Well, I learnt that I really like to work with schools, but more in workshop process. Sometimes you have delays. Schools can be complex, due to administration. What I really like is giving a brief to students. Being a designer for me is just that. The possibility to create micro utopias. The idea of pleasure in doing something together. And it was interesting when the project came little by little into reality. They were happy to see the results. To see all the pieces come together.
I like also the idea of showing optimism. When you come to Milan, you see so much stuff. For a young designer, you ask yourself 'What should I do next?' Everything is already there. It's been done already. So I think it's quite nice for young designers to be able to see that they could do something completely different. And a real participation.
Participation is central to the 'HI matic' concept, as guests are invited via a number of screens throughout the building to exchange information and tips on the city
I see a real connection between presenting a project like this that is about process within space and your own work. You used the term 'micro utopias' just now. It puts me in mind of your 'Open Room No. 1' scheme that you created for Established & Sons, which defines architectural space through furniture. Presence is created from absence, as your mind continues the work's planes to mark out a contextual space much larger than the sum of the piece's physical parts. This is anything but a static product. It's more of a narrative.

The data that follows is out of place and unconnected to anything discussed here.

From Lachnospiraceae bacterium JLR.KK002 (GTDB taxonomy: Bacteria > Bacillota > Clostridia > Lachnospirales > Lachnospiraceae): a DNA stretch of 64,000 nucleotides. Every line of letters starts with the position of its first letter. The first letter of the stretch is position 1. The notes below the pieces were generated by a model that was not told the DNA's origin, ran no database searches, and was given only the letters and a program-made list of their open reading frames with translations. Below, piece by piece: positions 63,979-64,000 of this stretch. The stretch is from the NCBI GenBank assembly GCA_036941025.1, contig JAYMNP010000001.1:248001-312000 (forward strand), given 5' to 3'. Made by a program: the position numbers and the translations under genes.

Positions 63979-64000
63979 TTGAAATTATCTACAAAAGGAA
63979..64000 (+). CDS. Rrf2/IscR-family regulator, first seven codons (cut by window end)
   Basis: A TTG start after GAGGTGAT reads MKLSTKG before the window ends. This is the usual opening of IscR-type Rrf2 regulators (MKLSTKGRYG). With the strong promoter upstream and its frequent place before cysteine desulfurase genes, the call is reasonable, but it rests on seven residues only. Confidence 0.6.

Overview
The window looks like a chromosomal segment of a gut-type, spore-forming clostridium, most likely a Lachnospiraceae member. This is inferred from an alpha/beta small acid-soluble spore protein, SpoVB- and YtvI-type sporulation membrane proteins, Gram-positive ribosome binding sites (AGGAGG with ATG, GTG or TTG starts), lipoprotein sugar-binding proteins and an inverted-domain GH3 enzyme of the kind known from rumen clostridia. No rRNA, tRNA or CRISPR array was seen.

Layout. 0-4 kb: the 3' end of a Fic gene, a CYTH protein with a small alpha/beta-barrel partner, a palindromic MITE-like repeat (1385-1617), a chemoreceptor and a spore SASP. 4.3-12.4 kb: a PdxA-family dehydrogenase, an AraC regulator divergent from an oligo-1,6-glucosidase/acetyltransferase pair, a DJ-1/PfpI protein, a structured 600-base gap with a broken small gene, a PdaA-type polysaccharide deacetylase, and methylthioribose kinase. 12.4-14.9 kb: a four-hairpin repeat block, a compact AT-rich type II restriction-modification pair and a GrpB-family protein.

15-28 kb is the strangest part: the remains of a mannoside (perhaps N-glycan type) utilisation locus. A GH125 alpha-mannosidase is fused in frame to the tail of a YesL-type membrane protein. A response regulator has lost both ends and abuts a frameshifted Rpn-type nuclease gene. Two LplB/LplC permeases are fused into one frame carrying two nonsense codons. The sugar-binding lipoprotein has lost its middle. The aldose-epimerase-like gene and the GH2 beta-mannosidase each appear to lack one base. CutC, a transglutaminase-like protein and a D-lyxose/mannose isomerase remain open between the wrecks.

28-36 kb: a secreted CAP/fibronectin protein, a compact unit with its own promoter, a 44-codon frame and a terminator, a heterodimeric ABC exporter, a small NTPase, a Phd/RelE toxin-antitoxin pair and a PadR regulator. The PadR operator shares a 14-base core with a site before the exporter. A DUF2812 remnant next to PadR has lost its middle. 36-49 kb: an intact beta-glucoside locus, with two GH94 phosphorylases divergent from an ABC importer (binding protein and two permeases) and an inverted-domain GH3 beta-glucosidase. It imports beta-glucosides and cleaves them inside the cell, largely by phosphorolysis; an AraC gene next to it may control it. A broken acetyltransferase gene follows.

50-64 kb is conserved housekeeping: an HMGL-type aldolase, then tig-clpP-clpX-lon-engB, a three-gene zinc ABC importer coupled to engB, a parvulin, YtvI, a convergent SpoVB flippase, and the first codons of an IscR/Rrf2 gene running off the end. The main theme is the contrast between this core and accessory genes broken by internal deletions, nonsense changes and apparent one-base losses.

Sure. We don't know what's going on there completely and, of course, it's a proposal. But let's take pleasure in doing things. I mean, we live in a time of crisis and everyone is looking to each other. So the idea is Milan could be a time to take pleasure, to meet people, to participate. Not just looking at something, but doing, acting.
Look at Bruno Munari. He was a designer, but he was also always doing. For me, the role of the designer is also to give a kind of place to experimentation: it could be kids, but also adults. It's part of our job, I think.
'Open Room No. 1' for Established & Sons, where the configuration of a small number of furniture elements serve to define architectural space
And I think you do that very well in the work that you create that's produced commercially, like your 'Double Side' chair for Danese or the 'Dynamic Life' sofa for Campeggi, both of which are being shown here in Milan this year. These are finished products that show process, which encourage their users to experiment with them.